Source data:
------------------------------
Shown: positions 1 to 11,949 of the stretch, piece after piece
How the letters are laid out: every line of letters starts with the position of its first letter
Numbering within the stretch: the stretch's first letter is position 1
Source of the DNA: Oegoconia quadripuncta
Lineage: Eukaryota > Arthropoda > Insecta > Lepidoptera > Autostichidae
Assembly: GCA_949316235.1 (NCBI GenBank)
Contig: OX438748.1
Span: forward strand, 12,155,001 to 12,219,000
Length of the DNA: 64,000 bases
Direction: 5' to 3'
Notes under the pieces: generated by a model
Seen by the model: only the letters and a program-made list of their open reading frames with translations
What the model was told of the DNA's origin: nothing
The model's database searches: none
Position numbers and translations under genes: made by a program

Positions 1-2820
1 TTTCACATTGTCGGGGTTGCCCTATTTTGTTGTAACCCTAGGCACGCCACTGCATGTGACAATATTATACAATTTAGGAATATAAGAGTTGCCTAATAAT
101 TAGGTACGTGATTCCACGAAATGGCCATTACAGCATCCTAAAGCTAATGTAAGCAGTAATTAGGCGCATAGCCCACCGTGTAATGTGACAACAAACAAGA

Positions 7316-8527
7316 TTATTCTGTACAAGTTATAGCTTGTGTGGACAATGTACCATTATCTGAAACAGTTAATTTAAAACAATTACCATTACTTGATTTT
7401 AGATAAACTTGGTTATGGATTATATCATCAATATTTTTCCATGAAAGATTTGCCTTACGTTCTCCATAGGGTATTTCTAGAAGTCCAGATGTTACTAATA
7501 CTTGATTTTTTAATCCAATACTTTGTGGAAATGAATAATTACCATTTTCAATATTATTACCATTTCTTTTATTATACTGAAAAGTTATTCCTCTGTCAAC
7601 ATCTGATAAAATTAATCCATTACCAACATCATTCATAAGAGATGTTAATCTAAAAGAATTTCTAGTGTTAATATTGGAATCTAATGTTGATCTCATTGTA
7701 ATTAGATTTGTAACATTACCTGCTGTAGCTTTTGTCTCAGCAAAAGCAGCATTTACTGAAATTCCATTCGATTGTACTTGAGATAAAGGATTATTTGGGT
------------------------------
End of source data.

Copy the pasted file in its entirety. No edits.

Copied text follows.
Shown: positions 1 to 11,949 of the stretch, piece after piece
How the letters are laid out: every line of letters starts with the position of its first letter
Numbering within the stretch: the stretch's first letter is position 1
Source of the DNA: Oegoconia quadripuncta
Lineage: Eukaryota > Arthropoda > Insecta > Lepidoptera > Autostichidae
Assembly: GCA_949316235.1 (NCBI GenBank)
Contig: OX438748.1
Span: forward strand, 12,155,001 to 12,219,000
Length of the DNA: 64,000 bases
Direction: 5' to 3'
Notes under the pieces: generated by a model
Seen by the model: only the letters and a program-made list of their open reading frames with translations
What the model was told of the DNA's origin: nothing
The model's database searches: none
Position numbers and translations under genes: made by a program

Positions 1-2820
1 TTTCACATTGTCGGGGTTGCCCTATTTTGTTGTAACCCTAGGCACGCCACTGCATGTGACAATATTATACAATTTAGGAATATAAGAGTTGCCTAATAAT
101 TAGGTACGTGATTCCACGAAATGGCCATTACAGCATCCTAAAGCTAATGTAAGCAGTAATTAGGCGCATAGCCCACCGTGTAATGTGACAACAAACAAGA

Positions 7316-8527
7316 TTATTCTGTACAAGTTATAGCTTGTGTGGACAATGTACCATTATCTGAAACAGTTAATTTAAAACAATTACCATTACTTGATTTT
7401 AGATAAACTTGGTTATGGATTATATCATCAATATTTTTCCATGAAAGATTTGCCTTACGTTCTCCATAGGGTATTTCTAGAAGTCCAGATGTTACTAATA
7501 CTTGATTTTTTAATCCAATACTTTGTGGAAATGAATAATTACCATTTTCAATATTATTACCATTTCTTTTATTATACTGAAAAGTTATTCCTCTGTCAAC
7601 ATCTGATAAAATTAATCCATTACCAACATCATTCATAAGAGATGTTAATCTAAAAGAATTTCTAGTGTTAATATTGGAATCTAATGTTGATCTCATTGTA
7701 ATTAGATTTGTAACATTACCTGCTGTAGCTTTTGTCTCAGCAAAAGCAGCATTTACTGAAATTCCATTCGATTGTACTTGAGATAAAGGATTATTTGGGT